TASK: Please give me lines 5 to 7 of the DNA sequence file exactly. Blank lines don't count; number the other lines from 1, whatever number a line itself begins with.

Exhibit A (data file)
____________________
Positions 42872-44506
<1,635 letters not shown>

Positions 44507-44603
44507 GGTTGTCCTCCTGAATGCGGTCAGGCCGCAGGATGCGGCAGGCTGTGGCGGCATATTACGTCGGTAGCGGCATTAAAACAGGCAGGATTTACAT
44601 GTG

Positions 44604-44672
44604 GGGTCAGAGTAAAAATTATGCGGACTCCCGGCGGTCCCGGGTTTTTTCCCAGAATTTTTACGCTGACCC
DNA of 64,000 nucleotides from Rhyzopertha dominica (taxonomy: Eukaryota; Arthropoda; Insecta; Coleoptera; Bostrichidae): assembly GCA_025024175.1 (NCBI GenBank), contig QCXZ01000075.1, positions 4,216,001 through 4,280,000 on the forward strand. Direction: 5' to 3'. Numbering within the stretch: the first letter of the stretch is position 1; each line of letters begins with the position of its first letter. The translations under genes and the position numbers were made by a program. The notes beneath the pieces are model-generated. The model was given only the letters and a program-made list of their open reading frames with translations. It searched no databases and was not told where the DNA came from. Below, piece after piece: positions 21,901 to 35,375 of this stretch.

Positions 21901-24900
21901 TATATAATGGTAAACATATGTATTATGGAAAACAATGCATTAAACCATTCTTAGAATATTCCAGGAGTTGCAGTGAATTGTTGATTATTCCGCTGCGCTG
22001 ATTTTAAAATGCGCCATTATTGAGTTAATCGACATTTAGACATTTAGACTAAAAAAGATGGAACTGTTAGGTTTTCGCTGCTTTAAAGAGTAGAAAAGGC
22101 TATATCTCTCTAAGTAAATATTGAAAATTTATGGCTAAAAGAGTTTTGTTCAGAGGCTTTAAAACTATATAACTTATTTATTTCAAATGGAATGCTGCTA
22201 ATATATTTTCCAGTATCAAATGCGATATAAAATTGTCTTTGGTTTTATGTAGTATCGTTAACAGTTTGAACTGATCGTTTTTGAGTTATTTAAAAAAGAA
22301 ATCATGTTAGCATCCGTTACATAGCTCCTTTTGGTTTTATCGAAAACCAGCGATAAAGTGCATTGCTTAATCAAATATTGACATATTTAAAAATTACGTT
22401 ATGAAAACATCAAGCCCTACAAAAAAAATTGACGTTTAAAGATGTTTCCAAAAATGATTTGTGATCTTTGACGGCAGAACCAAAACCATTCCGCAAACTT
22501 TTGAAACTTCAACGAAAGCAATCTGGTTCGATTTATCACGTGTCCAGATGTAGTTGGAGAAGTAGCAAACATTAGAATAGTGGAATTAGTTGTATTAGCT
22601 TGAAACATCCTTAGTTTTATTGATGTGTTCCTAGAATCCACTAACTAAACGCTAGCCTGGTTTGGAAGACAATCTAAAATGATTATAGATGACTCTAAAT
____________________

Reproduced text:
44601 GTG

Positions 44604-44672
44604 GGGTCAGAGTAAAAATTATGCGGACTCCCGGCGGTCCCGGGTTTTTTCCCAGAATTTTTACGCTGACCC